Getting to know Libyan-Irish songstress Farah Elle

With a soothing voice and charming smile, Libyan-Irish singer Farah Elle has captured the attention of thousands of Dubliners. 

The singer-songwriter strongly believes that music can be a means of bringing people together and growing in the world. 

Speaking to Babylon Radio ahead of the BlueFire festival where she will be performing, Farah said music is more than just a job for her but also a means of cultural integration, maintaining her mental health and engaging with the world beneficially. 

Although she considers her partly Libyan, she was influenced by the music her brothers played around her while growing up. 

“I was really influenced by what my brothers listened to and whatever I chose to listen to from hip hop to heavy metal to world music,” she said.  

“People’s voices are impacted by their culture whether they realise it or not.

“When it came to singing, they was a part of me that was impacted by my culture that I didn’t realize about myself. 

“I was raised a Muslim, so a lot of my personality and the way I see myself and all of the Quaran tapes playing from the car and Arabic school…I think I would have soaked it up…they would have impacted me”

Despite all of these influences, Farah has decided soul music is her path. She like Amy Winehouse have a huge influence on the kind of music she makes.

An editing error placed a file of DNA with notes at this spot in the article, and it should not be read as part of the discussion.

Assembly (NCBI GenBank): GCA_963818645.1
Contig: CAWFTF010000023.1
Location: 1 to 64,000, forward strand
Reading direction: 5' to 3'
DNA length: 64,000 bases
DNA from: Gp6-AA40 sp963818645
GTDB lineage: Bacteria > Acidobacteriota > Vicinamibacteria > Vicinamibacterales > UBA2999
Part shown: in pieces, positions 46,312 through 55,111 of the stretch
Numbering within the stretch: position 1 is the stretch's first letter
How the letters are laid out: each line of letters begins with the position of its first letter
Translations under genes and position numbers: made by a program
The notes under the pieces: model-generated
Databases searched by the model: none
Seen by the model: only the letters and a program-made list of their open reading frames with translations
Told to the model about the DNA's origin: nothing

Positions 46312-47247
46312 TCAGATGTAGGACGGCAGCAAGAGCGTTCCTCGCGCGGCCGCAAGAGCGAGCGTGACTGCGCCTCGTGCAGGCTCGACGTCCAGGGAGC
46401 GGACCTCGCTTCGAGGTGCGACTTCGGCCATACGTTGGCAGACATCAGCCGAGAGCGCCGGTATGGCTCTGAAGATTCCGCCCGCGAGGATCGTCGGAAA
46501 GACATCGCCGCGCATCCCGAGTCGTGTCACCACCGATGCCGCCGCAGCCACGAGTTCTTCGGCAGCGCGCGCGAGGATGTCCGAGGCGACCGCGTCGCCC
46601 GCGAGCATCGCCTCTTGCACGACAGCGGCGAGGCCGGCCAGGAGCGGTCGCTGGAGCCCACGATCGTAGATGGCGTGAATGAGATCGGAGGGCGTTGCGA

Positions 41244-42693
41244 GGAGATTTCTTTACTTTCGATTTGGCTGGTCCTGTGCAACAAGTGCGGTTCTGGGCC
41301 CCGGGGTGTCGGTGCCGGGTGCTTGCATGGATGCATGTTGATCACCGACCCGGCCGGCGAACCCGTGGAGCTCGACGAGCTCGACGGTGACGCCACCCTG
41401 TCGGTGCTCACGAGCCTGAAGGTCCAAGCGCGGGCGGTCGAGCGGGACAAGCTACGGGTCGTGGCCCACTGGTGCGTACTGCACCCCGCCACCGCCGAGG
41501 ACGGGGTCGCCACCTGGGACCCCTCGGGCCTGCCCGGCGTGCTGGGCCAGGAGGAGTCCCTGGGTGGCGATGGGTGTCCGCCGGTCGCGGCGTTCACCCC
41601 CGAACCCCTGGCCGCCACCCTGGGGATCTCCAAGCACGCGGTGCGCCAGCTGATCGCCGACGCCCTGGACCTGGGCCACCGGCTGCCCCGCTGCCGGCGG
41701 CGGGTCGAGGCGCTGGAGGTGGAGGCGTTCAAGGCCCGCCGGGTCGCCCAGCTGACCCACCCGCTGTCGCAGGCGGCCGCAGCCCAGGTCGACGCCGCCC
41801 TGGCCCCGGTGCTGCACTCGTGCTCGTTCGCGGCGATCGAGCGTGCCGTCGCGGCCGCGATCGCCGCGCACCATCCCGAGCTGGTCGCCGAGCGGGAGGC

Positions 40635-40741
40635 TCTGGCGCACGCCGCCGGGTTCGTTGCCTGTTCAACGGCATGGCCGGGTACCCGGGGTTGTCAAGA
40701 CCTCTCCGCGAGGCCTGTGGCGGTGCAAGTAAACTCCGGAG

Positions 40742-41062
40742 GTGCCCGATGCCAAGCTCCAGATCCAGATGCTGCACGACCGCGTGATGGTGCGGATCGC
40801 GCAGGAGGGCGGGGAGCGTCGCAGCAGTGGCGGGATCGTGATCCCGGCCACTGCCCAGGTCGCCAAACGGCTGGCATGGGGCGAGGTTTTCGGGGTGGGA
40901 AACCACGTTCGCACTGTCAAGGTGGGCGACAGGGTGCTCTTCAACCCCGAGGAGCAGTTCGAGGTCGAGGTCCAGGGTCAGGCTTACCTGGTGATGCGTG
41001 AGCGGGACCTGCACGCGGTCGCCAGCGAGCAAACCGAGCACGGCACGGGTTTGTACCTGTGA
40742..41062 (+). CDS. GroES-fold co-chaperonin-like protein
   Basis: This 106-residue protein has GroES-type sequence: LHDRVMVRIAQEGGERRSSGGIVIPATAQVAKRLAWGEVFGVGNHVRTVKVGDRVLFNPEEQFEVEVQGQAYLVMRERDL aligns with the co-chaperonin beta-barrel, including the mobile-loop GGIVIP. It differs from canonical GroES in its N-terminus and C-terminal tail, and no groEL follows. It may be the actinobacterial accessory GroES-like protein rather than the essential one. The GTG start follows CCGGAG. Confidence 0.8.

Punk is also something she loves: “I love punk and that sort of fascinates me.”

Speaking about the message her music aims to pass across, she says she tries to challenge the idea of peace but from an inner perspective.

“I am a strong believer in healing yourself, healing others around you and I think that when it comes to achieving peace, we need to look at ourselves and know all of the roles we play in the madness that surrounds us,” she said. 

 Asked what kinds of music she listens to in her quiet place, she admits that while the likes of Cardi B and Nicki Minaj are not on her list, she loves Noname. 

 She said: “I love Noname. She is a rapper from Chicago. I think she is our generation’s Nina Simone. 

She also admits a love for Nigeria’s Burna Boy who is one of the world’s biggest artist right now. 

“I am really into Burna Boy right now,” she said. “He is so proud and such a positive message.”

For her target audience, she says she sings for “people who badly want world peace.”

She says that while she doesn’t consider herself a race-equality activist, she tries to live like a person who does not see skin colour. 

Despite not considering herself her activist, her mother did some activism.

She said: “My mum was one of the people who set up a charity to send over medical aids for Libya. As a result, she was nominated to be the Minister for Health.

Farah Elle would be performing alongside the likes of Munky and Danny G at the BlueFire festival and she says she is excited about the opportunity to pass on the message of peace.

Ayomide Akinshilo
Ayomide Akinshilo

Ayomide is a journalist and editor with a passion for sports, video games and African culture. He has degrees in Mass Communication, Journalism and Media Communication.

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